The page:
Over the last decade, mainland China has steadily widened its military advantage over Taiwan. While Beijing has upgraded the quality and quantity of its armed forces, Taipei has not added substantial new weaponry despite attempts to produce its own military equipment. Taiwan's lack of comprehensive modernization stems in large part from the difficulty of finding countries willing to risk Beijing's ire by selling weapons to Taipei.
The steady decline in the quality and quantity of the Taiwanese air force is of particular concern to Taipei. Mainland China fields thousands of fighter aircraft, including more than 300 aircraft based on the Su-27/30 platform. Meanwhile, Taiwan possesses just more than 300 combat-ready fighters, several of which suffer from significant maintenance issues. Taiwan's overall level of military development came into question when less than 70 percent of missiles hit their targets during a missile drill in January 2011.
Unfortunately for Taiwan, acquiring new equipment such as combat aircraft has proved difficult. For political reasons, many countries have been unwilling to sell Taipei critical weapons. Even the United States, the country most likely to sell equipment to Taiwan, has balked on transactions such as the sale of F-16 Block 50/52 aircraft, even though it sells them widely to countries like Morocco and Poland.
Arms Acquisition Breakthroughs
Since 2007, the Taiwanese have made some progress in arranging arms sales, particularly from the United States. Although hardly enough to change the military balance of power between Taiwan and the mainland, these acquisitions have helped Taipei modernize its armed forces. For instance, Taipei purchased a number of air- and submarine-launched Harpoon anti-ship missiles in 2008 from the United States. On March 13, 2009, Lockheed Martin Corp. won a contract to refurbish 12 P-3C Orion aircraft. And in 2010, the United States agreed to sell $6.4 billion worth of weaponry to Taiwan, including Patriot missile batteries, UH-60 helicopters and command-and-control systems. Though China condemned the sale, Beijing's rhetoric soon softened, largely because the United States did not sell any game-changing weapons.
In the last decade Taipei has sought to purchase new combat aircraft to maintain a semblance of keeping up with the mainland's strengthening air forces. Arguably the most critical deal occurred in September 2011, when the United States decided to upgrade Taiwan's F-16A/B models with the new ASEA radar, Link-16, and to arm them with advanced munitions such as the AIM-9X. Congress set a ceiling of $5.85 billion on the package. The Taiwanese are reviewing the U.S. letter of acceptance and deciding which upgrades to include, with the final deal believed to be worth $3.7 billion.
Upgrading its F-16s was not Taipei's first choice. Instead, the Taiwanese have pushed since 2006 to buy 66 new F-16C/D aircraft, but they have been unable to gain traction on the deal. Washington deems refurbishing the older Taiwanese F-16s as less likely to seriously disrupt U.S.-Chinese relations.
Washington breathed new life into Taiwan's efforts to buy 66 F-16C/D Block 50/52 fighters when it acknowledged Taiwan's need for new jets in an April 27 letter to U.S. Sen. John Cornyn. One of Taiwan's allies in Congress, Cornyn has blocked the nomination of Mark Lippert as assistant secretary of defense for Asian and Pacific Security Affairs until progress is made on the sale of new equipment and weaponry to Taiwan.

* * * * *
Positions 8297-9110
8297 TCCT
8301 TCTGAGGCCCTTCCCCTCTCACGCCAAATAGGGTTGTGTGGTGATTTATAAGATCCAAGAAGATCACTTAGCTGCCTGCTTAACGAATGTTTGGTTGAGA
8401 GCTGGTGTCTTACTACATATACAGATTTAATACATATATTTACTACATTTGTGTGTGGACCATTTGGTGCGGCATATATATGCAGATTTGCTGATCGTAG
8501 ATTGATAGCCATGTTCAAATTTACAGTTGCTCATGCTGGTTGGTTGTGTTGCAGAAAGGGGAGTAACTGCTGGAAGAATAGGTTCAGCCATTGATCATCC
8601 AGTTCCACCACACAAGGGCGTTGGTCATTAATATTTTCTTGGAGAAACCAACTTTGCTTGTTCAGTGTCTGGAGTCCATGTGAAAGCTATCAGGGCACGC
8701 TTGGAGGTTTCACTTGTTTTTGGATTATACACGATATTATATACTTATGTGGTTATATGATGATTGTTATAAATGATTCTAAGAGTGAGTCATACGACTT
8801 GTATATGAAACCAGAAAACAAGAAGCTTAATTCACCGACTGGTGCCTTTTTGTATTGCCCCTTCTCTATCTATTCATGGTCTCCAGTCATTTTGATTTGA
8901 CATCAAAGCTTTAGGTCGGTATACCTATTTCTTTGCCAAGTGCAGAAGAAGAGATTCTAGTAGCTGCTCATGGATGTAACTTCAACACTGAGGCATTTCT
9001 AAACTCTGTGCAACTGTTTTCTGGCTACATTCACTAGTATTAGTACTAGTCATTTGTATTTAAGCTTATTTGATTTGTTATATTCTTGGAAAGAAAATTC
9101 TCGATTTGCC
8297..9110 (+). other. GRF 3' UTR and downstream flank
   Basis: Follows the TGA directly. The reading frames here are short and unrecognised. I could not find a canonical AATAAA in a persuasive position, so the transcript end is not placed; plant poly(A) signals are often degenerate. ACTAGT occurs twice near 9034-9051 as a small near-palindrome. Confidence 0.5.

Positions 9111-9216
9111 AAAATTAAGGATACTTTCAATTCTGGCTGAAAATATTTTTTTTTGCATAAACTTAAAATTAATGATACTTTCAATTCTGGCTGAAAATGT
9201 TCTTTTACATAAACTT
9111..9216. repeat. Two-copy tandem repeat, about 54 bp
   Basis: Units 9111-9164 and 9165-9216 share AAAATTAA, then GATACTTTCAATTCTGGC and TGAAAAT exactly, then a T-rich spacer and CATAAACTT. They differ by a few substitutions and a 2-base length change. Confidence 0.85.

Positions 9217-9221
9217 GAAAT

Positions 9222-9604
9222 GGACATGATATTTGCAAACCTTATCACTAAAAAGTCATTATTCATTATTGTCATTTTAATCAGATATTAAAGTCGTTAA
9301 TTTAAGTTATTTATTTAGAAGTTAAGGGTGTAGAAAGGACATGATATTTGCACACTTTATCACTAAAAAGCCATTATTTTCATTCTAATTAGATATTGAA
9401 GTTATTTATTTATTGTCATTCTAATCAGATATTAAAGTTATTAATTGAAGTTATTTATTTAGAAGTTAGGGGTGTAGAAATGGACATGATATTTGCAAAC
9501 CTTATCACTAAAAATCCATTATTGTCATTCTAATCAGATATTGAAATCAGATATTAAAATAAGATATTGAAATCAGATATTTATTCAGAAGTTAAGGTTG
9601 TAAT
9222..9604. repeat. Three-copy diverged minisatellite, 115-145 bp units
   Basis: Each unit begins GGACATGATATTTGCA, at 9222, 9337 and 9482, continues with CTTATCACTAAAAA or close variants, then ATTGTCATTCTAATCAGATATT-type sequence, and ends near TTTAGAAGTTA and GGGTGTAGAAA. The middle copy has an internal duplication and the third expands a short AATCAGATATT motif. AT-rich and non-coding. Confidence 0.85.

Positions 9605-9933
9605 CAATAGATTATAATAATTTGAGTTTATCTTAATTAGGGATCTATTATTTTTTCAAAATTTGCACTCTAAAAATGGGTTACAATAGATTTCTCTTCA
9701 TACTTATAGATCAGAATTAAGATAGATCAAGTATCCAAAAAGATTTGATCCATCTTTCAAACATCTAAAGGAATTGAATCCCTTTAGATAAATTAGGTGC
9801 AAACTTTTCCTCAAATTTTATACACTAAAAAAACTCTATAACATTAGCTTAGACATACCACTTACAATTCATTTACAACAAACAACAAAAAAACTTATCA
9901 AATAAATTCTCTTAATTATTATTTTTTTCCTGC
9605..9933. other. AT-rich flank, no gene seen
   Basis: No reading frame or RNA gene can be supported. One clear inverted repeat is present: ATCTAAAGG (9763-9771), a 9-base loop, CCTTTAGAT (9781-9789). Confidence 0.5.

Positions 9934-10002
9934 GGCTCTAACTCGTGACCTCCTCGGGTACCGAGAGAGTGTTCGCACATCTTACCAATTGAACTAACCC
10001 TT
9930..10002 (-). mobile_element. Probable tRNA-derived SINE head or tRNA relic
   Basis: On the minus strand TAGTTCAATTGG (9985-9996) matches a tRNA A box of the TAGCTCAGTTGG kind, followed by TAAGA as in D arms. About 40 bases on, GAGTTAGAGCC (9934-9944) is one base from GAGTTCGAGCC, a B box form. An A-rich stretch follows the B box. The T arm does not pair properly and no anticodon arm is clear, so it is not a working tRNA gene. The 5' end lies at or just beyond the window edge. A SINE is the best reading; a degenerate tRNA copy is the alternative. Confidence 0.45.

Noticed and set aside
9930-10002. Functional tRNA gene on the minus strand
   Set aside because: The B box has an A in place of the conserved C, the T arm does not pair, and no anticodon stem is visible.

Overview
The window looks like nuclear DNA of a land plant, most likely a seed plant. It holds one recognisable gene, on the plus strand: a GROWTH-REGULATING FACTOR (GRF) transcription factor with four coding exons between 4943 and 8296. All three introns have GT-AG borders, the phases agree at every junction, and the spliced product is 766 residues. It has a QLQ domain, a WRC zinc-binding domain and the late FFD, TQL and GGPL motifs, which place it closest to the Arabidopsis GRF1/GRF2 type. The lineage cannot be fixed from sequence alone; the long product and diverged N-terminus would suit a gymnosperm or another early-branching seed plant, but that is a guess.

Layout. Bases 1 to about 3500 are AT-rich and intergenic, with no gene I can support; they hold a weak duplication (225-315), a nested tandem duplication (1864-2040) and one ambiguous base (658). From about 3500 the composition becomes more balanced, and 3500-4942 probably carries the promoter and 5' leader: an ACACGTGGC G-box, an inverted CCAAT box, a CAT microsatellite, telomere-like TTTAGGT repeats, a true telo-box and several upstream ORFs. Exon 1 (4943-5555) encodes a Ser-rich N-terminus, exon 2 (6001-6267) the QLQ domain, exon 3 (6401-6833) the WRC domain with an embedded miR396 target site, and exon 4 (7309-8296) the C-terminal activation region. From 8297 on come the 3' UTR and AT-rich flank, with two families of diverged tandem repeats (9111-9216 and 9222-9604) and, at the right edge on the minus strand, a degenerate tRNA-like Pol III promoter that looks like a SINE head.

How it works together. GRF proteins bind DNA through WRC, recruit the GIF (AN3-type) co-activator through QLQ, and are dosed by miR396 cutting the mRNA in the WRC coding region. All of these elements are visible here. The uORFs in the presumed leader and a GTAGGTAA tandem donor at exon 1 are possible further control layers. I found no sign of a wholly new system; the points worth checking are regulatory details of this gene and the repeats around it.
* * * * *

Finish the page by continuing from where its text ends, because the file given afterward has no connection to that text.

Though Taipei has made considerable progress in securing these recent arms transfers, it still faces a major hurdle in attempting to fund the weapons purchases.
Once a rapidly growing "Asian tiger," Taiwan in the early 2000s entered a phase of reduced economic expansion, with gross domestic product (GDP) growth averaging just 3-5 percent per year. This represented a sharp decline from previous high growth rates largely maintained since the 1980s. Global financial turmoil since 2008 has hit particularly hard, decreasing exports that once drove considerable economic growth. Disappointing economic prospects and rising unemployment are forcing the government to reorient its budget in order to spur economic growth.
Against this economic backdrop, Taiwanese President Ma Ying-jeou is seeking to uphold his campaign promise of holding Taiwan's defense budget at 3 percent of GDP. Since Ma came into power, the defense budget has never reached the 3 percent goal — in fact it has declined from 2.85 percent in 2007 to 2.13 percent in 2012. Taiwan's Ministry of National Defense already is struggling to pay for $13 billion in military hardware released by the United States since 2008. The island also is implementing a costly force structure realignment and moving from conscription to an all-volunteer system with a planned completion in 2014.
Given all these constraints, Taiwan will struggle to afford both an upgrade to its older F-16s and the purchase of new ones. Indeed, reports indicate that Taiwan might delay signing the letter of agreement with the U.S. government for the upgrade of its existing F-16 fleet in hopes that the sale of new F-16s will take place. Taiwan already has reduced the number of enhancements it asked for in the F-16 A/B upgrade, pushing the $5.85 billion package down to $3.7 billion.
Due to the sheer size of the mainland's economy and population, Taiwan can never truly hope to keep pace with Beijing. It only can hope to maintain an adequate defense level, something it acknowledged when it said it favors a "David versus Goliath" military strategy that emphasizes asymmetrical warfare. But if Taipei cannot find the resources to fund its recent planned acquisitions, even an asymmetrical strategy will be difficult to implement.